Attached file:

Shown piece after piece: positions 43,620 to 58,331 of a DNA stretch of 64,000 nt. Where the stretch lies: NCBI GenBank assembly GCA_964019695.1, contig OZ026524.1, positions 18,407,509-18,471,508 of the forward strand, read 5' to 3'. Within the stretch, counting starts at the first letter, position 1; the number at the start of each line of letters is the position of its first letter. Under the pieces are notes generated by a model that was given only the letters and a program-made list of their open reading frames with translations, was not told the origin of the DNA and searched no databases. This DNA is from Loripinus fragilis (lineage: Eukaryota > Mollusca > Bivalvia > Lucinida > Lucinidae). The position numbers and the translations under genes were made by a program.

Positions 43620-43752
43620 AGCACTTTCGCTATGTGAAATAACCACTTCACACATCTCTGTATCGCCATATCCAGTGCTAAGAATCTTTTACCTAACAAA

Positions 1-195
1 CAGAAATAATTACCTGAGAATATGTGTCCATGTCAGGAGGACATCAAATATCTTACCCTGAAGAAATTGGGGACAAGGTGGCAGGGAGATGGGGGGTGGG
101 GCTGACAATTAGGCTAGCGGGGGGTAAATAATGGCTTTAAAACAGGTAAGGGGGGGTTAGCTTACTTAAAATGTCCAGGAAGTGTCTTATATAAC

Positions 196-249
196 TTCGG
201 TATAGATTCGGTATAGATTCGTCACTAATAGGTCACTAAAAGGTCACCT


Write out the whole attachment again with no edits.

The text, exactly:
Shown piece after piece: positions 43,620 to 58,331 of a DNA stretch of 64,000 nt. Where the stretch lies: NCBI GenBank assembly GCA_964019695.1, contig OZ026524.1, positions 18,407,509-18,471,508 of the forward strand, read 5' to 3'. Within the stretch, counting starts at the first letter, position 1; the number at the start of each line of letters is the position of its first letter. Under the pieces are notes generated by a model that was given only the letters and a program-made list of their open reading frames with translations, was not told the origin of the DNA and searched no databases. This DNA is from Loripinus fragilis (lineage: Eukaryota > Mollusca > Bivalvia > Lucinida > Lucinidae). The position numbers and the translations under genes were made by a program.

Positions 43620-43752
43620 AGCACTTTCGCTATGTGAAATAACCACTTCACACATCTCTGTATCGCCATATCCAGTGCTAAGAATCTTTTACCTAACAAA

Positions 1-195
1 CAGAAATAATTACCTGAGAATATGTGTCCATGTCAGGAGGACATCAAATATCTTACCCTGAAGAAATTGGGGACAAGGTGGCAGGGAGATGGGGGGTGGG
101 GCTGACAATTAGGCTAGCGGGGGGTAAATAATGGCTTTAAAACAGGTAAGGGGGGGTTAGCTTACTTAAAATGTCCAGGAAGTGTCTTATATAAC

Positions 196-249
196 TTCGG
201 TATAGATTCGGTATAGATTCGTCACTAATAGGTCACTAAAAGGTCACCT